In this edition of Thinking with the Church, a conversation with Raymond Leo Cardinal Burke (a full transcript is available at Catholic World Report). The Prefect-emeritus of the Apostolic Signatura – the highest ordinary tribunal within the Church’s judicial system – and current Patron of the Sovereign Military order of Malta, Cardinal Burke is a canonist by training, who began his priestly ministry in his home diocese of La Crosse, Wisconsin, as vice-rector of the cathedral and teacher in the Catholic high school, before being sent to Rome to study at the Pontifical Gregorian University in the heady days before the promulgation of the 1983 Code of Canon Law.
All this is covered in our first conversation with Cardinal Burke, which we brought to you last season in Episode 12. Since early April of last year, when that conversation first appeared, the situation in the Church has developed significantly. More importantly, the tone of discourse has hardened, and the difficulties attendant upon the civil and reasonable conduct of controversy within the Church – especially regarding the post-Synodal Apostolic Exhortation, Amoris laetitia, have grown in size and number.
Even a brief rehearsal of the state of the question would run to some length, but the barest bones of it are that the document, which was in part summary statement of the views expressed by the Synod Fathers after the two Assemblies in 2014 and 2015 on the family, and in part a pastoral reflection expressing the Holy Father’s view of things, was received with great enthusiasm for its insight into the enduring joys of family life, the too often hidden strengths of the family, and ways at once to harness both within the Church and broader broader society the energies available to help families meet the challenges of contemporary life, and increase broad appreciation of the irreplaceable and indispensable role of the family in social life. The document also met with significant concern over certain ambiguities of formulation and diction, which have, as a matter of fact, been used to justify innovations in pastoral practice, the compatibility of which with constant Church teaching and discipline is in question.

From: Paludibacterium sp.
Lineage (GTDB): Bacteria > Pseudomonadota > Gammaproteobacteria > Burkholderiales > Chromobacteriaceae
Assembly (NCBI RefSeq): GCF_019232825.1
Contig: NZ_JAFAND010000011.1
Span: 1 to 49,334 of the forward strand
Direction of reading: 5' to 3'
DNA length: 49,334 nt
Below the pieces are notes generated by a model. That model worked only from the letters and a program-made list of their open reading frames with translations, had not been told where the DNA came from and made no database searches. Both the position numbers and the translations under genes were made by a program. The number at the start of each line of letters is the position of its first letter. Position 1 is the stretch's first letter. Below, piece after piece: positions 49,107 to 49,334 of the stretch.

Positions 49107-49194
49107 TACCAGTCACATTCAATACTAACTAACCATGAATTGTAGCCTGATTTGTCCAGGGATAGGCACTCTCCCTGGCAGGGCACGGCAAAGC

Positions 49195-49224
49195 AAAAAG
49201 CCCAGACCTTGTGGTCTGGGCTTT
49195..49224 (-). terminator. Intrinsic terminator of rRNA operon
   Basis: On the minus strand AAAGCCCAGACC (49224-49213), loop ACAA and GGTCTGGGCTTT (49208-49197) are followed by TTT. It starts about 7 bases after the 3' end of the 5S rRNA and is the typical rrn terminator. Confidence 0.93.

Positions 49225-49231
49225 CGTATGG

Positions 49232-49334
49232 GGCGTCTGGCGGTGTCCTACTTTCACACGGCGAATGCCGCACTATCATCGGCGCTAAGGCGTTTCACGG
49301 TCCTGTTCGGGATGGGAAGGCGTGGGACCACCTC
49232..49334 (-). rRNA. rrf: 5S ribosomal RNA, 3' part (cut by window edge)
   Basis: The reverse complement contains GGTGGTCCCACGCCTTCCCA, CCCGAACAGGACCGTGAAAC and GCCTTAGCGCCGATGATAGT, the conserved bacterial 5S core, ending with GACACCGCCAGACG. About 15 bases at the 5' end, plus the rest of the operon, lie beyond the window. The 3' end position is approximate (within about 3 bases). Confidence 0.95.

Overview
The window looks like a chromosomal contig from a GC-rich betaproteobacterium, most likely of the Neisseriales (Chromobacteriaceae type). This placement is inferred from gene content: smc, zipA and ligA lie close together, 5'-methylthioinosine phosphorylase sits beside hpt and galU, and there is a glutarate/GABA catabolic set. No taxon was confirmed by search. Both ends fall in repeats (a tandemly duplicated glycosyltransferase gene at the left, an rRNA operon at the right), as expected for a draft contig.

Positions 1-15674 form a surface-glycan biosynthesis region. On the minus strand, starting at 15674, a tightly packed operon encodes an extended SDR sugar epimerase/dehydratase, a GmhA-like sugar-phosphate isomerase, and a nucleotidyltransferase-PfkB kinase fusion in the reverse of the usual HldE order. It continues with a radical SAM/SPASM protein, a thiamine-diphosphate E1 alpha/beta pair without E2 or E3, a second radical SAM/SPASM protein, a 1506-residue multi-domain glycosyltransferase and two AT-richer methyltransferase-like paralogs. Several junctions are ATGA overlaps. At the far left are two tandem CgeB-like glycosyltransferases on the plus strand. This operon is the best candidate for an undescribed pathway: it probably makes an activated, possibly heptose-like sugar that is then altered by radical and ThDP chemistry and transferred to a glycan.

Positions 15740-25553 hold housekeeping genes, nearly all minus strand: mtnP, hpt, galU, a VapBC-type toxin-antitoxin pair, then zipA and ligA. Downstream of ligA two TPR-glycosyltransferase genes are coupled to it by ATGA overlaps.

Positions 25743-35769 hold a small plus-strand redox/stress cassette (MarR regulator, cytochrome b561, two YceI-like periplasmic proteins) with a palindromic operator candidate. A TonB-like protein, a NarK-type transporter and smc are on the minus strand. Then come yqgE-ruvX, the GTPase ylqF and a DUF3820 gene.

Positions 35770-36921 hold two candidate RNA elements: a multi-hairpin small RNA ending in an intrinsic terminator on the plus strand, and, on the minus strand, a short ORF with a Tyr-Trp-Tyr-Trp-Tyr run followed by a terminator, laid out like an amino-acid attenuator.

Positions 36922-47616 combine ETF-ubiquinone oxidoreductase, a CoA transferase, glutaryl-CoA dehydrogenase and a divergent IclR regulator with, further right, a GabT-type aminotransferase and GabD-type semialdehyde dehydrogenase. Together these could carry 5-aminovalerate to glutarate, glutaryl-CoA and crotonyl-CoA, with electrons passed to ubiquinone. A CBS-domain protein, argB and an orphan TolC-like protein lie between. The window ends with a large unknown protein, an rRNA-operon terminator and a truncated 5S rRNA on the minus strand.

Cardinal Burke has taken a strong stance, calling on Pope Francis to clarify the ambiguities and address the issues of implementation that have arisen since the document appeared.
During the course of the conversation we bring you in this edition, Cardinal Burke has frankly critical words especially for for the Bishops of Malta, who issued their own Criteria for the implementation of Chapter VIII of Amoris Laetitia early last year – Criteria stating that persons in irregular matrimonial unions “cannot be precluded from participating in the sacraments of Reconciliation and the Eucharist,” if they have discerned under the guidance of a pastor that continence is impossible for them, and are “at peace with God” in their discernment. Cardinal Burke calls this implementation of the document, “[S]imply contrary to what the Church has always taught and practiced.”
That the appearance of Amoris laetitia has been followed by significant controversy, is not itself too controversial a statement. However lamentable the conduct of the controversy in some of its particulars, that the document should be have been controversial was inevitable.
Amoris is a lengthy document, difficult to read, and written in a pastoral key from which it is difficult to draw immediate practical indications. Nevertheless, that is what some bishops and Bishops’ Conferences have sought to do. There is plenty about which to be confused, and the participants in the controversy occasioned by the appearance of Amoris laetitia may not ever see their way to each other.
That is why it is of the essence that we recover a spirit of patience, which disposes us to hear our interlocutors say things we find hard to hear, and yet not to abandon the disciplined presumption of good faith. In short, we must be prepared to argue. That will require both courage to speak frankly, and patience to listen and respond.
On that point, it bears mention that our beloved Holy Father, Francis, talks a great deal about the dangers of falling into a Pharisaical spirit in our thought and conduct, as we discern together the right course through the troubled waters of our time. He is right to warn us, and we need to hear him, even and especially when it is hard.
Who are the Pharisees?
If we are honest, we will see that we all are, sometimes and to some extent. We are all called to open our heart to the Gospel and to allow Christ’s grace to work in us.
In the Gospels, however, the Pharisees are always the ones defending the Mosaic Law with respect to divorce, and the people – including the disciples – are scandalized by the clarity and sternness (not to say “rigidity”) of Our Lord’s own teaching.
Nevertheless, we are told of one Pharisee, who opened his heart to the transformative power of the Gospel: St. Paul (cf. Acts 23:6).
For all his obtuse and sometimes seemingly contradictory writings (St. Peter said so, not I. See 2 Peter 3:16), Paul was utterly unambiguous on two points: the indissolubility of the Sacrament of Holy Matrimony (cf. 1 Cor 7:10-11) and the danger of receiving our Blessed Lord unworthily (cf. 1 Cor 11:29).